UVA Health is celebrating the legacy of Martin Luther King Jr. with a week of events. “Of all forms of discrimination and inequalities, injustice in healthcare is the most shocking and inhuman.” — Dr. Martin Luther King Jr.
UVA Health seeks to acknowledge our history concerning health injustices and create an authentic path that empowers our entire community to flourish together and move forward in our mission to advance humanity and dignity in community and health equity, education, patient care, and research.
Event Schedule: January 17-21, 2022
Monday, Jan. 17
11 a.m. Flourishing Together: Restoring The Humanity, Dignity, and Well-Being of Our Beloved Community
- Virtual opening session
- Guest speaker: Rev. Dr. Emory Berry Jr., pastor of Greenforest Community Baptist Church in Decatur, Georgia
Tuesday, Jan. 18
11 a.m. A Courageous Conversation: #HowWeHeal
- Virtual discussion for the 2022 National Day of Racial Healing
- View resources: action kit (PDF); conversation guide (PDF)
- Facilitator: Melody M. Pannell, Director of Diversity and Community Engagement
2 p.m. A Way Forward: Transforming Historical Harms
- Virtual panel discussion
- Guest speakers: Thomas DeWolf and Jodie Geddes, co-managers of Coming to the Table and co-authors of The Little Book of Racial Healing: Coming to the Table for Truth Telling, Liberation, and Transformation.
7:30 p.m. Social-Activist Singer-Songwriter Crys Matthews in Concert
- Sponsored by Coming to the Table, RVA
- Virtual concert
Wednesday, Jan. 19 & Thursday, Jan. 20
10 a.m. Righting the Wrongs: Tackling Health Inequities Health Equity Summit
- Virtual summit
The AAMC Center for Health Justice and the Hastings Center will co-convene a virtual summit on health equity. Speakers will explore examples of promising strategies that healthcare leaders and practicing clinicians can employ to address inequities through policy, clinical care, medical education, research, and community collaborations.
- Isabel Wilkerson is the Pulitzer Prize-winner author of the best-selling book Caste: The Origins of Our Discontents.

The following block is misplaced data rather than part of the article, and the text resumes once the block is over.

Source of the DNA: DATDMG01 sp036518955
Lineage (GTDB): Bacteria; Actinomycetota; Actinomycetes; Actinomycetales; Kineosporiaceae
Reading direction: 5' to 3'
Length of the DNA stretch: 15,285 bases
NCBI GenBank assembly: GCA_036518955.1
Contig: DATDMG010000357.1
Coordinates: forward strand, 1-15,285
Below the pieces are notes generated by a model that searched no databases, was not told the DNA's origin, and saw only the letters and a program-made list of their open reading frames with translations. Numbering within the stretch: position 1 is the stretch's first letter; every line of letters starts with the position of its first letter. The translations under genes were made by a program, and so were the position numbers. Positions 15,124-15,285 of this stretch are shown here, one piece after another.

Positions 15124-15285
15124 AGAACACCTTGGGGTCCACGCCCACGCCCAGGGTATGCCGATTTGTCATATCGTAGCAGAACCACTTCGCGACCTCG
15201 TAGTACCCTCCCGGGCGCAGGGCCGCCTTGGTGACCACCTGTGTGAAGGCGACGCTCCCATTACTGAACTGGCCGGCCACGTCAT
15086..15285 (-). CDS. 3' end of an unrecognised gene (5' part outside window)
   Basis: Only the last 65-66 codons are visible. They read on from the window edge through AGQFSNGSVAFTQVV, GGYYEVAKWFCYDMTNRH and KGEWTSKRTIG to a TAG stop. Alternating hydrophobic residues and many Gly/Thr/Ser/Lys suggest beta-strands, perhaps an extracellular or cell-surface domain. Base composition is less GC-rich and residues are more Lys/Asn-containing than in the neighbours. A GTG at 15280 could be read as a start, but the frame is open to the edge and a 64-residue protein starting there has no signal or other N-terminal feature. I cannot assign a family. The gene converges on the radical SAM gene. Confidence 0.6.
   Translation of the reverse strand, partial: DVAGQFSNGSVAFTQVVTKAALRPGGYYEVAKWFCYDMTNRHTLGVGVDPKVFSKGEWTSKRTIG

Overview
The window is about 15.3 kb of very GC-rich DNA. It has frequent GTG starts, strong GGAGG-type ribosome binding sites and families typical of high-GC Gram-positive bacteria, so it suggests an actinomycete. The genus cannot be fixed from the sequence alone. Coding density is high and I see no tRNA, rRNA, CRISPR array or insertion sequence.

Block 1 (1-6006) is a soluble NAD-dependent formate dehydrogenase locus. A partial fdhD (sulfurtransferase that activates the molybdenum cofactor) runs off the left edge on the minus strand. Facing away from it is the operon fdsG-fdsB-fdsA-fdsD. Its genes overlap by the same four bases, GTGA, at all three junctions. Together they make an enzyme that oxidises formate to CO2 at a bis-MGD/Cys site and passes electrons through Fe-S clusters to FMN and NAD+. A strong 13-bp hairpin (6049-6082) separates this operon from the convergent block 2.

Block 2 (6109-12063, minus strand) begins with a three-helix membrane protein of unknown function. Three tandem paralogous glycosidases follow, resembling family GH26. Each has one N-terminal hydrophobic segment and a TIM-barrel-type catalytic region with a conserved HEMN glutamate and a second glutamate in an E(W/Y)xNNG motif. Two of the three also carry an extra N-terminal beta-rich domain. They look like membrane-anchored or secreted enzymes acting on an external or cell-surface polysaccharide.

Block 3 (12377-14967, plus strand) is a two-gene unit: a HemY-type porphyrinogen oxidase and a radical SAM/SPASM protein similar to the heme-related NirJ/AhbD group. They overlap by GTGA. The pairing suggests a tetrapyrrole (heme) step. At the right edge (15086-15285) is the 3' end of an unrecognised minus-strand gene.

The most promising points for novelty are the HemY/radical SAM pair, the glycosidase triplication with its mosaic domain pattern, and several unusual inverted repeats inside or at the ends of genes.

- Daniel Dawes is a leader in the movement to advance health equity and a key figure in shaping the Mental Health Parity Act and the Affordable Care Act.
- Richard Rothstein is the author of The Color of Law: A Forgotten History of How Our Government Segregated America
- David Williams is an internationally recognized social scientist whose TED Talk, “How Racism Makes Us Sick,” has been viewed over 1 million times.
Friday, Jan. 21
1 p.m. The History of Race at the UVA Medical Center (1901-2000)
- In-person tour
The Curator of Historical Collections at the Health Sciences Library, Dan Cavanaugh, will lead a 1-hour tour of the Medical Center’s West Complex, where he will present significant developments in the history of race at the UVA Medical Center between 1901 and 2000.
Dan Cavanaugh will briefly touch upon the following historical developments in the spaces where they occurred: patient segregation, discriminatory health care, labor discrimination, race science research, civil rights activism, IDEA initiatives, and urban renewal projects.
2:15 p.m. Cultivating a Trauma-Informed Response
- In-person discussion in the Historical Collections Reading Room
Preparing for Health Equity Conversations: Resources
These resources introduce terms and concepts that can serve as a framework and context to ground our conversations.
- Why is it important to acknowledge the past and present injustices in our healthcare?
- What educational tools can we use to empower our mission for community and health equity, education, patient care, and research?
- When do we envision taking intentional action to inspire a sense of belonging and inclusivity?
- How do we build the Beloved Community at UVA Health?
Avoidable differences in health between different groups of people. These widespread differences are the result of unfair systems that negatively affect people’s living conditions, access to healthcare, and overall health status. Health inequity affects people from disadvantaged or historically oppressed groups most severely.
Social Determinants of Health (SDOH)
The conditions in the environments where people are born, live, learn, work, play, worship, and age that affect a wide range of health, functioning, and quality-of-life outcomes and risks.
The 5 key areas of SDOH:
- Economic stability
- Education access and quality
- Healthcare access and quality
- Neighborhood and built environment
- Social and community context
Read more about:
Health Equity Resources
- How Racism Makes Us Sick
- What is Health Equity?
- The Color of Medicine
- Truth, Racial Healing and Transformation
- Racial Wealth Gap
- UVA Calendar of Events: Community MLK Celebration
- UVA History From a Black Perspective
Resources from the Health Sciences Library: